By Dick Breckenridge, Regional Program Manager for the BlueGreen Alliance in Illinois.
Last week, the U.S. Environmental Protection Agency (EPA) held a hearing in Chicago about the Clean Energy Incentive Program—a component of the EPA’s Clean Power Plan. The incentive program is designed to help low-income communities get access to renewable energy and energy efficiency. It is a great example of how a policy that reduces pollution and saves consumers money—for example, by making affordable multi-family housing more energy efficient—can also create good jobs.
I spoke at a rally in Chicago that took place during an EPA hearing on the incentive program to push for the Clean Energy Incentive Program to be designed to deliver good, lasting jobs and economic benefits to all communities—particularly those most impacted by pollution and climate change. The incentive program has matching funds that can be used by our state and others around the country to make sure those who are the most impacted by climate change have access to clean energy and energy efficiency savings, while also creating good local jobs and career paths in the efficiency sector.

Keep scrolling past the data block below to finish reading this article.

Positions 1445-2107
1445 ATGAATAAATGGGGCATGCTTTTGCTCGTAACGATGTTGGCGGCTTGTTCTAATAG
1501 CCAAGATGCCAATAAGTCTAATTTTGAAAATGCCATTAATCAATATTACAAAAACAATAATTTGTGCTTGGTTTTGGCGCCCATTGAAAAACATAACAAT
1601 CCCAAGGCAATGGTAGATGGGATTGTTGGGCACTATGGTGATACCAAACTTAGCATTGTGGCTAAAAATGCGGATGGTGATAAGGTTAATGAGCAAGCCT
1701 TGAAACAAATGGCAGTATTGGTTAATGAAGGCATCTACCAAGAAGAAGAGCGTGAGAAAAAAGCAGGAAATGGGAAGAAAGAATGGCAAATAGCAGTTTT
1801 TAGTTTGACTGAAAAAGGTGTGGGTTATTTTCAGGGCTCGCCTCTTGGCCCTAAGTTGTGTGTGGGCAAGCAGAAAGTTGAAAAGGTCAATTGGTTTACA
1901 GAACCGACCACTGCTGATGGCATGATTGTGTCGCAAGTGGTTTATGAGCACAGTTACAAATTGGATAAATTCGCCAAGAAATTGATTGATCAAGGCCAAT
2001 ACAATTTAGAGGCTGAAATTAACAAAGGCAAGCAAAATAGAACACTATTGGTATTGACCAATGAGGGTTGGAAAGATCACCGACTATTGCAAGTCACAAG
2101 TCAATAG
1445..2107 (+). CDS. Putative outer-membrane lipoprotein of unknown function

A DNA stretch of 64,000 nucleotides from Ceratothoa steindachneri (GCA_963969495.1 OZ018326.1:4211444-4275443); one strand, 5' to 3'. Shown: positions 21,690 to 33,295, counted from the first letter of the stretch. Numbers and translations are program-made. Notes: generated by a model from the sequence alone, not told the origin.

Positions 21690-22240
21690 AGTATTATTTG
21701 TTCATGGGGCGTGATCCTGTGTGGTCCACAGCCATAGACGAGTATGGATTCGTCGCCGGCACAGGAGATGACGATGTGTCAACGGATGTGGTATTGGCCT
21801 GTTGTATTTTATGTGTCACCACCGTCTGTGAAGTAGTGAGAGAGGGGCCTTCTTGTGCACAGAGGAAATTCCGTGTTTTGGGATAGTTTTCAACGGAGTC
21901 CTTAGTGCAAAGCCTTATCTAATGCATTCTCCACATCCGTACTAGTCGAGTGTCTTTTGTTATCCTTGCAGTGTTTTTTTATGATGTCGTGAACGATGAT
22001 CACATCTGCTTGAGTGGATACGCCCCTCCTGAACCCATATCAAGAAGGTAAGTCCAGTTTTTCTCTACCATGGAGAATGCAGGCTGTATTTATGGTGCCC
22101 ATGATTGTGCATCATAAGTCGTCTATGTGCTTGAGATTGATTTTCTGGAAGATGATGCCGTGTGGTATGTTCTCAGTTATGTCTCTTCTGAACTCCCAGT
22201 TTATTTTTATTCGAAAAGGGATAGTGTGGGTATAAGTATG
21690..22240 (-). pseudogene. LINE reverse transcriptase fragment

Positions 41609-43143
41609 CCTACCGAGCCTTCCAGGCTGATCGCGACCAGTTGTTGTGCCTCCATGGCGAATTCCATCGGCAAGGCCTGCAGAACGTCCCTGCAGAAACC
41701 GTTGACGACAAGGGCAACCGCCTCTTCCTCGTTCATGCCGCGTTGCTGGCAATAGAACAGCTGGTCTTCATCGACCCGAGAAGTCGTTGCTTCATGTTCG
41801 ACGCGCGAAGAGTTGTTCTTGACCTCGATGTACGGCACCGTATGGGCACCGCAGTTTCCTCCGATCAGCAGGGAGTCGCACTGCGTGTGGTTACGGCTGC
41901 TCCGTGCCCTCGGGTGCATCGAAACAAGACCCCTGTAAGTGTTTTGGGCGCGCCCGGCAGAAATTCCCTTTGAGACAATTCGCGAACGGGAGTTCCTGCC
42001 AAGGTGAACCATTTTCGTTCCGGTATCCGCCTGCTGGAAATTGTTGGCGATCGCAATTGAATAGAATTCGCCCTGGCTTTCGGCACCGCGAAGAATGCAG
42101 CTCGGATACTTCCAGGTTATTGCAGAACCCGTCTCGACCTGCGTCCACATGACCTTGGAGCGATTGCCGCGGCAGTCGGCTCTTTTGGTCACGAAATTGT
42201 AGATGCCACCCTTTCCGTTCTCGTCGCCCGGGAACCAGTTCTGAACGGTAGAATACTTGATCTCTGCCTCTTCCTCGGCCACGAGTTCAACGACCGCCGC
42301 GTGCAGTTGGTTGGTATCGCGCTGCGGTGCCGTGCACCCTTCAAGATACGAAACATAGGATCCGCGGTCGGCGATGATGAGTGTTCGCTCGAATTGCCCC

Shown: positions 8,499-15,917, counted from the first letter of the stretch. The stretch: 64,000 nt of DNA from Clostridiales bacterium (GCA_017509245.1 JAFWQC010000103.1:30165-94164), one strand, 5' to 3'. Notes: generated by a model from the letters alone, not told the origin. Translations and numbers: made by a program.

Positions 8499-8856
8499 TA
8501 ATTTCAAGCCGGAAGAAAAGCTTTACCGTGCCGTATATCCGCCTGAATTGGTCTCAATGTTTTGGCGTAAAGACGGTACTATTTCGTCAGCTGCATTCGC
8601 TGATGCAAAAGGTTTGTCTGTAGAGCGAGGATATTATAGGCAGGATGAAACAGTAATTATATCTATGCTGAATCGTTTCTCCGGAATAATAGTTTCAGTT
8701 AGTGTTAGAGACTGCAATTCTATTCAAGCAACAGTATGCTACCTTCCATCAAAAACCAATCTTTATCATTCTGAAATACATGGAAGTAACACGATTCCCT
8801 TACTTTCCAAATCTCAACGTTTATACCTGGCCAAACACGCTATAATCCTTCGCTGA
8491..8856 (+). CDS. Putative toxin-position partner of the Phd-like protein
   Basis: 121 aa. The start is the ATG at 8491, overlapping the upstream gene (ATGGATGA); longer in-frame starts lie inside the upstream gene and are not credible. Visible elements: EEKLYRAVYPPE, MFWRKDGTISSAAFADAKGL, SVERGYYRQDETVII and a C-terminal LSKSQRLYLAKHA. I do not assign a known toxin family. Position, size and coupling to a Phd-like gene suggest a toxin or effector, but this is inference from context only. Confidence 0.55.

The EPA itself has recognized that there have been historic economic, logistical, and information barriers to implementing demand-side energy efficiency programs in low-income communities. We can help fix that with a smart, strong Clean Energy Incentive Program. It should retain a core focus on delivering benefits to low-income households and communities. It should also jumpstart improvements to low-income residential and multi-family housing.